A captura do guerrilheiro e o "estrelato"
A partir daí foi por demais conhecido o percurso de Gusmão, agora Xanana. Com a sua captura pelos indonésios a sua imagem correu mundo, popularizando-se e adquirindo estatuto romântico-heroico para preencher as faltas de tais personagens que eram e continuam a ser actualmente raras ou inexistentes. O julgamento, a prisão em Cipinang, catapultaram Xanana para as páginas dos jornais de todo o mundo e assim um anónimo timorense passou a herói e vítima da boçalidade indonésia.
A gaiola dourada
Só ao princípio a prisão de Xanana era sentida sob a forma mais rigorosa do termo e a sua imagem corria mundo capitalizando atenções para a agenda política da Fretilin e da luta pela libertação de Timor-Leste. O regime indonésio, liderado por Suharto, estava a apodrecer lentamente e já se prognosticava a sua queda, o que representava um sério problema para aquela estratégica região e para o caso de Timor-Leste. Os governos australianos sempre jogaram com um pau de dois bicos em relação á invasão e consequente ocupação de Timor pela Indonésia e com o sofisma de explorarem o petróleo no Mar de Timor, reconheceram a anexação pelo putrefacto regime indonésio, apoiando a Indonésia nas Nações Unidas, juntamente com os USA, ou obstando a que medidas para a reposição da legalidade e reconhecimento de Timor estado soberano fossem tomadas. A Austrália tinha de limpar as suas mãos sujas de toda esta sua política em nome da exploração ilegal do petróleo no Mar de Timor. Num fantástico golpe de rins, característico de países e políticas sujas, o assunto começou a ser equacionado por qualificados mentores. A aproximação a Xanana Gusmão foi a solução encontrada e a que acabou por resultar plenamente quando a fórmula foi encontrada.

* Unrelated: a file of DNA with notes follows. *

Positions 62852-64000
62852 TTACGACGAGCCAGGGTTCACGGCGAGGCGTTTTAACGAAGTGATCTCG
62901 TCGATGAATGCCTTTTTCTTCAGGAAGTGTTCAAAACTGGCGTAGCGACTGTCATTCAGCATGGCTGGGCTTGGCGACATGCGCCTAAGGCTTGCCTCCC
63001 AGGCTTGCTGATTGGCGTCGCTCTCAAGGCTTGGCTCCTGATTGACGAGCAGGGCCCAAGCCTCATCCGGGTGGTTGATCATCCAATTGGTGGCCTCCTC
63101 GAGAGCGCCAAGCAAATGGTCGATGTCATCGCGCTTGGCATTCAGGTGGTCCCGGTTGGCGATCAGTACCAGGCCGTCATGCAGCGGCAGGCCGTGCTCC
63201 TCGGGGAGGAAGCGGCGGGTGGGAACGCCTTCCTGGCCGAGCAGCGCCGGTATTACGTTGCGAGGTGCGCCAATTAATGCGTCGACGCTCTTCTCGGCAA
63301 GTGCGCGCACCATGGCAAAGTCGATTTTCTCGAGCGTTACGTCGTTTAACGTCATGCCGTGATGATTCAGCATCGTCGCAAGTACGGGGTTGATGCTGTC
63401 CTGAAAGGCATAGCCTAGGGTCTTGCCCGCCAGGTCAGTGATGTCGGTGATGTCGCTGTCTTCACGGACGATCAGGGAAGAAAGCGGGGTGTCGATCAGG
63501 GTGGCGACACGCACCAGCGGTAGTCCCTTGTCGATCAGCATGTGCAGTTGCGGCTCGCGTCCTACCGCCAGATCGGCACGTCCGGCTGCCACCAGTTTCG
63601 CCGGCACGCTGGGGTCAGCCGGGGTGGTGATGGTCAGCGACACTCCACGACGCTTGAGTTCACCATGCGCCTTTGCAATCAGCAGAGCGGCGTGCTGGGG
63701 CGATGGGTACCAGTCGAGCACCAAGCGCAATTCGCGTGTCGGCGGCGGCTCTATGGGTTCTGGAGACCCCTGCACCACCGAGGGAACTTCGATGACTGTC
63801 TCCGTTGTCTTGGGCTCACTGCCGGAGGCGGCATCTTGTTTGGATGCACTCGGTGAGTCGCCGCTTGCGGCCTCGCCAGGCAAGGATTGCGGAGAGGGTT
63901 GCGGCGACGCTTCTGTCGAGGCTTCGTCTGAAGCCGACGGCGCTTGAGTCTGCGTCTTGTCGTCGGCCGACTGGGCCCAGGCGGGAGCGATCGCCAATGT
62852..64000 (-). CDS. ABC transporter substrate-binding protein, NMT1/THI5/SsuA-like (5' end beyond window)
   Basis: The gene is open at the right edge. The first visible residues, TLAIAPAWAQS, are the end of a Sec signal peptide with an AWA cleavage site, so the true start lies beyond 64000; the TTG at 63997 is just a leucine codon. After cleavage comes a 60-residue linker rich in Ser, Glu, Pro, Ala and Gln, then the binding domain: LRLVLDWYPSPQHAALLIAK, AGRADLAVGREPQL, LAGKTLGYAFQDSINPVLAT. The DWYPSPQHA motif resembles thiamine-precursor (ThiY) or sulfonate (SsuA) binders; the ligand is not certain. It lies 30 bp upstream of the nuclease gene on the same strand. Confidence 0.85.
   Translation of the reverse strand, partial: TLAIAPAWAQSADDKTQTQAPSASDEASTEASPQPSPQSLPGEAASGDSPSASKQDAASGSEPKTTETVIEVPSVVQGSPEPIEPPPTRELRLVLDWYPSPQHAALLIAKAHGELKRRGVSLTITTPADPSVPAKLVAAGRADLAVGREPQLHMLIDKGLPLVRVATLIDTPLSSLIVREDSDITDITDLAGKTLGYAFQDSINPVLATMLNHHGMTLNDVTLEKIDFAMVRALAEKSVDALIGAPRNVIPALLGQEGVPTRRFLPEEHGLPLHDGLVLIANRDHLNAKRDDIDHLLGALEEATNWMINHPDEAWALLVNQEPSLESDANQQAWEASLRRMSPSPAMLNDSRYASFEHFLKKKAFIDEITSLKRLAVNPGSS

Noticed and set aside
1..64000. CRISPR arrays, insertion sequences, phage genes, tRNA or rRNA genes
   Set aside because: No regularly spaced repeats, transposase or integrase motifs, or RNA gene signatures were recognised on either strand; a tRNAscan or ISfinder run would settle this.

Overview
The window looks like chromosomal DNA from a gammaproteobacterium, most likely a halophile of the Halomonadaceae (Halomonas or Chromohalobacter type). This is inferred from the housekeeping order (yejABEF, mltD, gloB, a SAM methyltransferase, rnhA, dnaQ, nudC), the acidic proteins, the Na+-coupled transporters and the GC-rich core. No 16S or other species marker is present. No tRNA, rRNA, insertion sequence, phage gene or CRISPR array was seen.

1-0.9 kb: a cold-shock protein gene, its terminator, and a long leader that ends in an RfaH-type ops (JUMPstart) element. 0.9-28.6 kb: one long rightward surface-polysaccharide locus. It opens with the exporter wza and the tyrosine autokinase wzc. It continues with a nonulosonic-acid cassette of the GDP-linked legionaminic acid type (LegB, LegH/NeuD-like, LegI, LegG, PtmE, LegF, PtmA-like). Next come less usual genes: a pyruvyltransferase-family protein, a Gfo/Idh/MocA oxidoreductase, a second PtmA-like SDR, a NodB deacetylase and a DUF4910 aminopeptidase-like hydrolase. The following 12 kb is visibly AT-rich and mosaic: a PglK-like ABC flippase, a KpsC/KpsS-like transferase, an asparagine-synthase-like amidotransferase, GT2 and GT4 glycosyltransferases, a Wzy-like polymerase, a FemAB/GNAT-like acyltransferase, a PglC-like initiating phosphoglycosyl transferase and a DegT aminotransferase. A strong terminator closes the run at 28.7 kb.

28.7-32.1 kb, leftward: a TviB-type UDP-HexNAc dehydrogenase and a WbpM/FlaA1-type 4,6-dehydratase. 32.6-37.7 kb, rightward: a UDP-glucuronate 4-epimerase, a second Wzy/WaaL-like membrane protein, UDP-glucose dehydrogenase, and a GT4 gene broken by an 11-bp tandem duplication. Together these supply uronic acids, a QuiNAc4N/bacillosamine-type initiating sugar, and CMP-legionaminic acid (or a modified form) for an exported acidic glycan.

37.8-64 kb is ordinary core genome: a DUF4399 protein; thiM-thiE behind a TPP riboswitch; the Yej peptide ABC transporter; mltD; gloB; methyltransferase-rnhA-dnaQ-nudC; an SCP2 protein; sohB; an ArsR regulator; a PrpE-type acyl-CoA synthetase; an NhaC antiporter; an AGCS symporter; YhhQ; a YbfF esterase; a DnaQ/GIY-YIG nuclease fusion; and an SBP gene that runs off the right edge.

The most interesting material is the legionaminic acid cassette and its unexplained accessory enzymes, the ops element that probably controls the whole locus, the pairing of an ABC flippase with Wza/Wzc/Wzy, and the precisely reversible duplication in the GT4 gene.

Os discípulos de Maquiavel
Várias tentativas diplomáticas foram feitas ao longo dos anos em que o líder da guerrilha timorense foi residente na prisão indonésia, mas a receptividade de Xanana era moderada e parecia sempre esbarrar no comportamento pró-indonésio da Austrália.